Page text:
How to Earn Consumer Trust

brand trust

“Trust me, I’m not a doctor, but I play one on TV.” This statement demonstrates that trust must be earned.

What does “trust” really mean?

Merriam-Webster’s dictionary defines it as a “belief that someone or something is reliable, good, honest, effective” and “assured reliance on the character, ability, strength, or truth of someone or something”.

When applied to food brands, factors that earn consumer trust include consistent product performance, a consumer-centric approach, exemplary customer service, ethical business practices and delivering on promises.

How is trust eroded?

Brand owners should ask themselves “why would I think twice about buying a brand?” In addition to product and packaging performance, here are five reasons to consider:

  • News of product recalls, especially if food borne illness and death are involved, spreads like wildfire through the internet, melding facts with misinformation until they are indistinguishable.
  • A wolf in sheep’s clothing is a brand that promotes products as healthy when they are not. The market is full of illegally labeled foods touting disease prevention or making claims such as “low fat” while having a high sodium content. “Gluten-free” claims are ubiquitous, without the backing of third party certification such as the Gluten-Free Certification Program.
  • Food originating from countries with a poor food safety record or questionable practices is a growing concern among consumers. Highly publicized food safety issues have caused consumers to shy away from products made in China. The label has become synonymous with inferior quality.
  • An unbelievably low price can suggest poor quality. Extra virgin olive oil priced below $4.99 per litre is suspicious and may suggest adulteration with other less expensive oils, a widespread practice in the category.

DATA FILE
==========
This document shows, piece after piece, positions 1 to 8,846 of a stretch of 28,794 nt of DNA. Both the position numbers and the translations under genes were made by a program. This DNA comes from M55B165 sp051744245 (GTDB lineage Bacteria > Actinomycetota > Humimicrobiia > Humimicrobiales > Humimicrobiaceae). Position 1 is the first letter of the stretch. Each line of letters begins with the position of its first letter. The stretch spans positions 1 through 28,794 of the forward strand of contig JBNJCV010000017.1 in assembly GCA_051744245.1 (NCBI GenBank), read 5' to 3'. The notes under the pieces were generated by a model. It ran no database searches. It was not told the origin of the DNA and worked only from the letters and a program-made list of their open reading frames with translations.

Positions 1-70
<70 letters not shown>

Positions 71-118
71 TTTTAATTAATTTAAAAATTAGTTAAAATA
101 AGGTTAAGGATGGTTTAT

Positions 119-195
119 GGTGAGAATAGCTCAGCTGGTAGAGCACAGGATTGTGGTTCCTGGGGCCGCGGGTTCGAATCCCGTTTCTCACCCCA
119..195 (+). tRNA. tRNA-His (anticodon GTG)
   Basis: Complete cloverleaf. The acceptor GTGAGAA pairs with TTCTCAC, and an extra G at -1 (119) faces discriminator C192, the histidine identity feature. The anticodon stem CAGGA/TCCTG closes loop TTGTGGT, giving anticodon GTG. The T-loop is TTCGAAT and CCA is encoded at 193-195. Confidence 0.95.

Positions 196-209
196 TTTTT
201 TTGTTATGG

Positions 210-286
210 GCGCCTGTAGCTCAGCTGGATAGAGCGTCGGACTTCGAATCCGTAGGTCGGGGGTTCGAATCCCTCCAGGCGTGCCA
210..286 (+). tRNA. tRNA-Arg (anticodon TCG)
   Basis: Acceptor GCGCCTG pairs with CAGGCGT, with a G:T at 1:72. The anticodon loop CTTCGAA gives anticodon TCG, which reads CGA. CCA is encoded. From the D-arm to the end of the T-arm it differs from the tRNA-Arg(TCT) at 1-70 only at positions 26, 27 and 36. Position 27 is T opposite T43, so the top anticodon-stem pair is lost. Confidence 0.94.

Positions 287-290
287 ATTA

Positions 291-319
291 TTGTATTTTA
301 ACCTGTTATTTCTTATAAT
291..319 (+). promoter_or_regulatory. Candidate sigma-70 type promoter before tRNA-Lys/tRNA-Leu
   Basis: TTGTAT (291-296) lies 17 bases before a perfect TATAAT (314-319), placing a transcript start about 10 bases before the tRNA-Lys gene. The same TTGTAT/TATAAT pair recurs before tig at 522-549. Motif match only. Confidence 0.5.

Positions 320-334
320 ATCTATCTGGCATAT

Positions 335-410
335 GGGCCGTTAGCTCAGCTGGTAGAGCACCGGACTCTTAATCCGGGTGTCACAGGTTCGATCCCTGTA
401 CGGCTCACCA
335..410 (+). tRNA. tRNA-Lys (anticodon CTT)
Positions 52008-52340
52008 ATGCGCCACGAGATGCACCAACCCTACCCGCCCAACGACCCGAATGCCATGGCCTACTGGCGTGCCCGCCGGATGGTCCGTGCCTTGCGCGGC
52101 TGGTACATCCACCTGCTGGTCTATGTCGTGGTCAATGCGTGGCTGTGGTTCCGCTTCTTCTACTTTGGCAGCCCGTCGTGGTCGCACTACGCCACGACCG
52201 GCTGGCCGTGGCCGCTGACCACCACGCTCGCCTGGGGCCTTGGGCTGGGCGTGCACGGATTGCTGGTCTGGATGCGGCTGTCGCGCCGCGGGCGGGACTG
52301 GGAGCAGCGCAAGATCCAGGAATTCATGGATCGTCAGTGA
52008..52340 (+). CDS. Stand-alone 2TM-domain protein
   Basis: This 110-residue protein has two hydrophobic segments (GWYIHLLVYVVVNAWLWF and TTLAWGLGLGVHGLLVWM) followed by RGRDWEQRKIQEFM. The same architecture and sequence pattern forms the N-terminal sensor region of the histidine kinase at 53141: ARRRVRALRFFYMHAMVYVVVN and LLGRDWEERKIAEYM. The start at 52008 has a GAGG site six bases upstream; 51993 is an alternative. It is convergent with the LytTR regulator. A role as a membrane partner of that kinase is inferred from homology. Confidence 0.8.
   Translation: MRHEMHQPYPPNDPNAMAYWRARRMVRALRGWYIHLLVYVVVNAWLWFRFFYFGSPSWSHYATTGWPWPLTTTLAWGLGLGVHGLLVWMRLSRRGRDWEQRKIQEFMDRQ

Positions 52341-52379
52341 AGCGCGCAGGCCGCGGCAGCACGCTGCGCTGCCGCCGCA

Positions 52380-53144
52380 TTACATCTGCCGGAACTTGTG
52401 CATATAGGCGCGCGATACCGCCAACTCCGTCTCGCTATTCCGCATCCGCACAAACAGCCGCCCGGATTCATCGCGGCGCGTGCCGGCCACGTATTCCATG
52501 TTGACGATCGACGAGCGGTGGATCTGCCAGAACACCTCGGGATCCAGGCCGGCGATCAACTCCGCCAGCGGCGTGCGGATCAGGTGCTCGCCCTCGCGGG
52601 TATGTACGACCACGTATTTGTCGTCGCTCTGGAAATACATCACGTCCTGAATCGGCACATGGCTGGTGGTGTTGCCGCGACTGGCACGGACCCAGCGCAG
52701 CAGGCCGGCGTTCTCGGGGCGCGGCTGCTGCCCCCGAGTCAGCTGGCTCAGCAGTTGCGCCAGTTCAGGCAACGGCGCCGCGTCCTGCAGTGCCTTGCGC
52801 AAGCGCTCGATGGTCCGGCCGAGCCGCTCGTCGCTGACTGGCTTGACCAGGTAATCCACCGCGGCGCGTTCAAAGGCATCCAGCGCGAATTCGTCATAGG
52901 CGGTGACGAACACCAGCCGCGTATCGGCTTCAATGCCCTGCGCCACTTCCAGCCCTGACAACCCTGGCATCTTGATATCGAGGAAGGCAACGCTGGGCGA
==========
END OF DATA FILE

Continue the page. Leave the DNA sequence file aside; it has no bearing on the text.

• Deceptive practices like secretly decreasing the package contents, while maintaining an illusion of the original size, have often been the subject of consumer complaints. Although research has shown consumers prefer a size reduction to a price increase, they despise dishonesty.
How can a brand build trust?

It all starts with having a brand strategy, in writing. It is the “bible” for your brand, providing guidance for all members of your organization, as well as third party service providers like design agencies, distributors and brokers.

Understand the promise you are making and how it relates to your target customer’s needs, wants, aspirations and pain points. Then live up to that promise, not only in all consumer touch-points (product, packaging, marketing), but also behind the scenes in operations and your business as a whole. Not an easy thing to achieve, it requires a “brand champion” to integrate the brand promise into all areas of the organization.

Does your business consistently deliver the brand promise in all these areas?
  • product and packaging attributes, benefits and performance;
  • quality assurance and food safety management systems;
  • pricing and promotions;
  • marketing messages;
  • website content and design;
  • social media posts and engagement with your audience;
  • distributors and retail channels selling your brand;
  • channels used to dispose of excess inventory;
  • customer service representatives armed with detailed information and the latitude to compensate unhappy customers;
  • social responsibility and ethical sourcing;
  • sustainability practices; and
  • the total consumer experience, from pre-purchase to after consumption.
Role of Price

Price can set consumer expectations of a brand. Premium and luxury brands by their very nature have high standards to live up to. When consumers pay a high price for a product, the promise is implied and expectations are high. On the other hand, if you have an economy brand, your promise may be average quality at a low price. However, if the quality falls below a certain standard consumers will lose trust, regardless of the low price.

Keeping the brand promise builds trust.

It is easier and less costly to retain customers than convincing your competitor’s customers to switch brands. Trust leads to brand loyalty, which is the Holy Grail in today’s highly competitive packaged foods business.

As a packaged foods consultant, Birgit Blain helps brands that struggle to maintain listings. Her experience includes 17 years with Loblaw and President’s Choice®. Contact her at or learn more at

© Birgit Blain

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